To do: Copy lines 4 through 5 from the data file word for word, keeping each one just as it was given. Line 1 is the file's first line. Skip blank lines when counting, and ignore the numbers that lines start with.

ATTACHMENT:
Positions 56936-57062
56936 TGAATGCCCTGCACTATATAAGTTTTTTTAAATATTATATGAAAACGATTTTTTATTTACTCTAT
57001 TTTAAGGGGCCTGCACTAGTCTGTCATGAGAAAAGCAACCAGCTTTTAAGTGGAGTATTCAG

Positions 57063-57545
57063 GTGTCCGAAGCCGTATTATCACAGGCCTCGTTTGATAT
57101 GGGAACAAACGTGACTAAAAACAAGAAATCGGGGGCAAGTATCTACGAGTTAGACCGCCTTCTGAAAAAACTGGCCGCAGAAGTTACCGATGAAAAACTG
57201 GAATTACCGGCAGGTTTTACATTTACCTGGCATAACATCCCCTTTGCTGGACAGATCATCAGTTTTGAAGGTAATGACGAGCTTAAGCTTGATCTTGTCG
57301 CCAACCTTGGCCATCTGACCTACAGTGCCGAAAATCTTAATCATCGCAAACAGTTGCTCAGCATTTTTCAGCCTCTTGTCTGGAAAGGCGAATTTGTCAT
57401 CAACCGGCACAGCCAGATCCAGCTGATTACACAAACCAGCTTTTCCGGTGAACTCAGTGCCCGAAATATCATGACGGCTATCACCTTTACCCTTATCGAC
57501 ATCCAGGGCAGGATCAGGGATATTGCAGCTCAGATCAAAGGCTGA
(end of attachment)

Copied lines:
Positions 57063-57545
57063 GTGTCCGAAGCCGTATTATCACAGGCCTCGTTTGATAT